Saturday, December 14, 2013

Sign of the times

Here's a sign in the Jacksonville, FL, airport. I've always had the highest regard for hospitalists, as I believe they make a substantial difference in the quality of care offered in hospitals.  But I never realized that they had risen in stature to being viewed as a competitive differentiator in the obstetrics world, in which women often comparison shop before deciding where to give birth. 


Ray Collins said...

The several hospitalists-internists I have met this year at St. David's Austin are the absolute pits. You can't get away from them by going to say, Seton, because they are contract employees furnished by two companies here in town.

Anonymous said...

It is an absolute differentiator! As a woman and MD, I have chosen to deliver at a hospital with OB Hospitalist twice because a doctor who is already there will make vastly different decisions than one who is at home ( or at the golf course) who has to be interrupted to rush to the hospital. In the event of an emergency ( prolapsed cord, hemorrhage etc.) , I want the guy who is down the hall seconds away, Not the guy (or gal) who has to get into the car. Also the reverse, let's say that the doctor gets called in and labor stalls, who will be more tempted to perform an unnecessary c-section? Most likely not the one who is paid to already be there. A smart hospital will capitalize by educating their patients on the advantage.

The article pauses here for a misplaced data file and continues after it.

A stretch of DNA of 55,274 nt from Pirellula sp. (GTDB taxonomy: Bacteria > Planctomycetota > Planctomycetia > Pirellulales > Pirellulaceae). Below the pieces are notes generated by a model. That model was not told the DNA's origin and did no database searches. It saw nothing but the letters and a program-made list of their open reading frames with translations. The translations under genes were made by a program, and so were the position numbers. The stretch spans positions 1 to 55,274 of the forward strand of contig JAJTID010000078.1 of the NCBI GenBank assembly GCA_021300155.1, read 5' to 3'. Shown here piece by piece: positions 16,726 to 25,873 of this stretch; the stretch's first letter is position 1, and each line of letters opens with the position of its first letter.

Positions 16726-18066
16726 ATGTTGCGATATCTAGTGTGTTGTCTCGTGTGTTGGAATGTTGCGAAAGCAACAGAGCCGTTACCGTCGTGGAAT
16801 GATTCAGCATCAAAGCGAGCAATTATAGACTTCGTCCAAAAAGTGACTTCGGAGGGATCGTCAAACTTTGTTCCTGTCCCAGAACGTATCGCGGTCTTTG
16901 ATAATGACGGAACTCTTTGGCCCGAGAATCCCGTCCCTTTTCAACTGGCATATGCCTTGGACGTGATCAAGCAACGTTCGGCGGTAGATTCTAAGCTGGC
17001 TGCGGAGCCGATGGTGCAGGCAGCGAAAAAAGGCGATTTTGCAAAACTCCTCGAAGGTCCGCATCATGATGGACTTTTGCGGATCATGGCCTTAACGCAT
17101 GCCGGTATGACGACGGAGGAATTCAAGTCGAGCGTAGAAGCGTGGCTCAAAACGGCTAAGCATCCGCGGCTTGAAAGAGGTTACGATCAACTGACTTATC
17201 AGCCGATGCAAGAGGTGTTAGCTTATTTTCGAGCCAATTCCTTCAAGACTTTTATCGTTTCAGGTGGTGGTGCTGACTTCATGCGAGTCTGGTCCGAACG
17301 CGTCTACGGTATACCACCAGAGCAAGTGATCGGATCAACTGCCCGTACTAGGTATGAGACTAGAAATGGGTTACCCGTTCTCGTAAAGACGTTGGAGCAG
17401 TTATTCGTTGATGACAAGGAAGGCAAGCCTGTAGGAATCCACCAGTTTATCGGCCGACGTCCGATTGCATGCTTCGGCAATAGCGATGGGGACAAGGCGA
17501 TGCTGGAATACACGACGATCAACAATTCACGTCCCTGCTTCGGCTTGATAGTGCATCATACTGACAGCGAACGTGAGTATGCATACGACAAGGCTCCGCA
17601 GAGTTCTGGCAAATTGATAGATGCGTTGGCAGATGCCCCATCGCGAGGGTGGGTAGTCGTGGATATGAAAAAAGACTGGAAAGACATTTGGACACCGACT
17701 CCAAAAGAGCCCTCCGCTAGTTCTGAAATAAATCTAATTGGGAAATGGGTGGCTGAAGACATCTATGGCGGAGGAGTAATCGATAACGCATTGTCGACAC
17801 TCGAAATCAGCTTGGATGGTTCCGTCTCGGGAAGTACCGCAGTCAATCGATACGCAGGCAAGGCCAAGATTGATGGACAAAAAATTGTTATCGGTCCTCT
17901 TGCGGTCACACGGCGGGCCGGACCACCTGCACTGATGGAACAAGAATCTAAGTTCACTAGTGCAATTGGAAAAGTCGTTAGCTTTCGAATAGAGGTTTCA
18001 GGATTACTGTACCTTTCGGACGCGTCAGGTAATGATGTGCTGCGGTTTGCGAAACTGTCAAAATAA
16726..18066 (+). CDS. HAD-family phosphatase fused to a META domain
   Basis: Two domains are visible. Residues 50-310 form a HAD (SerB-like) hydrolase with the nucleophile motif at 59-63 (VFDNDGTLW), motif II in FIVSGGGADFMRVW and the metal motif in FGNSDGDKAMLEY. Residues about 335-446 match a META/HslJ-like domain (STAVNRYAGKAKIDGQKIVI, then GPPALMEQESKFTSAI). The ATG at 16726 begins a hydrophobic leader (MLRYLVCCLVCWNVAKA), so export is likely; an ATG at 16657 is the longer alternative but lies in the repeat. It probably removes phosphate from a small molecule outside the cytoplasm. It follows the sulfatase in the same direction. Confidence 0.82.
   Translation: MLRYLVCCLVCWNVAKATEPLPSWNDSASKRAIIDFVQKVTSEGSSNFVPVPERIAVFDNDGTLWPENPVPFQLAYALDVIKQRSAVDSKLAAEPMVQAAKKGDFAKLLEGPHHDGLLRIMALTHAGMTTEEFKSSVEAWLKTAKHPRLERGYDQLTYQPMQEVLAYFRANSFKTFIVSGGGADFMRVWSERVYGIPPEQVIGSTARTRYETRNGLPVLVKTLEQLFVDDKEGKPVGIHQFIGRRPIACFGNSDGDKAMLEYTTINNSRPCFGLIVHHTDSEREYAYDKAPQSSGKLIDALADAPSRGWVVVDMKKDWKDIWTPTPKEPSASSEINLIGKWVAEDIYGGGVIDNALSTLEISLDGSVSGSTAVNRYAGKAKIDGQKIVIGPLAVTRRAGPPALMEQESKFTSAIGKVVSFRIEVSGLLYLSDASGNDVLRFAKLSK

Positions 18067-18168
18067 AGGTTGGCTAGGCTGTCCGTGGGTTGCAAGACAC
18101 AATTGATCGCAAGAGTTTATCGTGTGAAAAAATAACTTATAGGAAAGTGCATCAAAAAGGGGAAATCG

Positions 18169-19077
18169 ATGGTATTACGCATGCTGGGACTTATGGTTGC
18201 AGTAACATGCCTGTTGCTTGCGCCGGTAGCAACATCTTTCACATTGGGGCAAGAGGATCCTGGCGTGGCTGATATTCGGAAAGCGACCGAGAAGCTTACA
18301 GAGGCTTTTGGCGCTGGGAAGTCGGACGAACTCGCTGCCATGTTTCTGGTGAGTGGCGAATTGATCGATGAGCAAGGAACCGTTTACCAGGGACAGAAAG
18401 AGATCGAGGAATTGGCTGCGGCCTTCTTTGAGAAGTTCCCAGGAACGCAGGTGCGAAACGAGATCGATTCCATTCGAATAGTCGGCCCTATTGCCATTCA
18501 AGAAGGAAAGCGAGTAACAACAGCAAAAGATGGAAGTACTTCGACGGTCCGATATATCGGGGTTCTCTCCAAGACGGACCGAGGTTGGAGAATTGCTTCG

Brad F said...

Sorry about your experience, but as you know, your opinion stems from a limited sample size.

I am an SHM lifer and began as a hospitalist before the word existed. Hospitalists have become the chief engineers of recrafting the hospital with the goal of making them safer and more effective. Too bad you didnt see the other side.

Browse our quality page and see what our society engages in--and I assure you these efforts are not in name only. We have driven improvements across the country, invisible ones, you might never see:

Hope this helps,

Anonymous said...

Hospitalists entered midway through my career, and as a pathologist I am not really qualified to comment - but as a patient and family member, I am perturbed by the fact that hospitalists don't know the patient from Adam - and sometimes make no effort to carefully review the available clinical information and take a careful medical history. Of course, neither do non-hospitalists nowadays, but the consequences are different for an inpatient. I would think this would be pretty important in OB, too.

nonlocal MD

Ray Collins said...

Anonymous pathologist: Listening for ten minutes without interrupting is now one of my criteria for the contract hospitalists after watching several in action this year at St. David's in Austin, Texas. You are dead on (no pun intended) about not reviewing my wife's file before entering her room. Not a single one took a good history, either.